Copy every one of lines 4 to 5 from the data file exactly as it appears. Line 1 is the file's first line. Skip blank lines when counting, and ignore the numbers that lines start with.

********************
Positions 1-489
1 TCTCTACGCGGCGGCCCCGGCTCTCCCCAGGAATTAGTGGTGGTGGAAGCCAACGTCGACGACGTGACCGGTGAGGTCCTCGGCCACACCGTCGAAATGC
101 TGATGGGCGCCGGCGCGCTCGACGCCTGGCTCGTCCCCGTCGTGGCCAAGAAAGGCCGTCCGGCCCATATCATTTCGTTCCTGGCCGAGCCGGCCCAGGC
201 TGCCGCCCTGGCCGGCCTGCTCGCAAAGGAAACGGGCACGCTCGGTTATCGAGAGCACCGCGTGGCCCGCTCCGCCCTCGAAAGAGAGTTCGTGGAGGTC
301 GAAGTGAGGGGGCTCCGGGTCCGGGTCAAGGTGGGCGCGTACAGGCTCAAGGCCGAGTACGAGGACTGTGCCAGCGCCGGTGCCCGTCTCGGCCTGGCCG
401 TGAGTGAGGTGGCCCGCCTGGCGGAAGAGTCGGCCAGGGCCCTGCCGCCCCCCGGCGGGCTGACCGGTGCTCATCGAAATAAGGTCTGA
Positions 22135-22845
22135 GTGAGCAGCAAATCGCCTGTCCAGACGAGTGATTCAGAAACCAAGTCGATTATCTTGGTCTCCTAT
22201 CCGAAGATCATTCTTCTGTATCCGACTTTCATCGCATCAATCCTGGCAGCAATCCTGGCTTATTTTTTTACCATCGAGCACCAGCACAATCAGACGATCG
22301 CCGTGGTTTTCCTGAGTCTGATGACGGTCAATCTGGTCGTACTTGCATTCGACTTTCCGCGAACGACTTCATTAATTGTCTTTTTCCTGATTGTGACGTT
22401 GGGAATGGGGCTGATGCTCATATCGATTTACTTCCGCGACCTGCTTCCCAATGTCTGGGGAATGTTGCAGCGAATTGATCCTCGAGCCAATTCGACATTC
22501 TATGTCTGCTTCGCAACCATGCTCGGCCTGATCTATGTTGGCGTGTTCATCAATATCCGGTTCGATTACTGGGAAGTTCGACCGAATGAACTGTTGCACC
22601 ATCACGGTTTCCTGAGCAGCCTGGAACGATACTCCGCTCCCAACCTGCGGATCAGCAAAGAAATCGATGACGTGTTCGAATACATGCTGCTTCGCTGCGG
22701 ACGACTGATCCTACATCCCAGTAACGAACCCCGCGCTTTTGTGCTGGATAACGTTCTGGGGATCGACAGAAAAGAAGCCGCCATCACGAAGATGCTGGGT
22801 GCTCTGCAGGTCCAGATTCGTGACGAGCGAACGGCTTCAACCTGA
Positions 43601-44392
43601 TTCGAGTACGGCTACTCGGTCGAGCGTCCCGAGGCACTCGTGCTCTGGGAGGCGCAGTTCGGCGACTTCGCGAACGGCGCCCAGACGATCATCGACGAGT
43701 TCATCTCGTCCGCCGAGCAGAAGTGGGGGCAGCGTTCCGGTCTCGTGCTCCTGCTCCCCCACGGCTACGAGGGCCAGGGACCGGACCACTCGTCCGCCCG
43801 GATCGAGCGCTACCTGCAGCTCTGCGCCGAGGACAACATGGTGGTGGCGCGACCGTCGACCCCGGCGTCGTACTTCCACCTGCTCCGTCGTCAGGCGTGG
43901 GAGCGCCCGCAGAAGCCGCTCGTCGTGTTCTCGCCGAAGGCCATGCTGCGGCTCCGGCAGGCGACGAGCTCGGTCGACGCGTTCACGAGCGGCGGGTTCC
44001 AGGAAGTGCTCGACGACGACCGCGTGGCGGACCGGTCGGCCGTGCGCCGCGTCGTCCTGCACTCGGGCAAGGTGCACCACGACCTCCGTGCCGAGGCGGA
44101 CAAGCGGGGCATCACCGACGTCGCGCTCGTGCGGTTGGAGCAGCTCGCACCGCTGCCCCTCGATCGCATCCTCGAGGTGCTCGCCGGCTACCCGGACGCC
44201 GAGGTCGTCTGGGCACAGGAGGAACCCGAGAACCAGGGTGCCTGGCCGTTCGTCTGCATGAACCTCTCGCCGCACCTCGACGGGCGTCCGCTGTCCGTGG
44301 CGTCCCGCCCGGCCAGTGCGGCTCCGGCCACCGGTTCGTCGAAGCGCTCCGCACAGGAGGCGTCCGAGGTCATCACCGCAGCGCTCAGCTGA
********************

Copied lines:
201 TGCCGCCCTGGCCGGCCTGCTCGCAAAGGAAACGGGCACGCTCGGTTATCGAGAGCACCGCGTGGCCCGCTCCGCCCTCGAAAGAGAGTTCGTGGAGGTC
301 GAAGTGAGGGGGCTCCGGGTCCGGGTCAAGGTGGGCGCGTACAGGCTCAAGGCCGAGTACGAGGACTGTGCCAGCGCCGGTGCCCGTCTCGGCCTGGCCG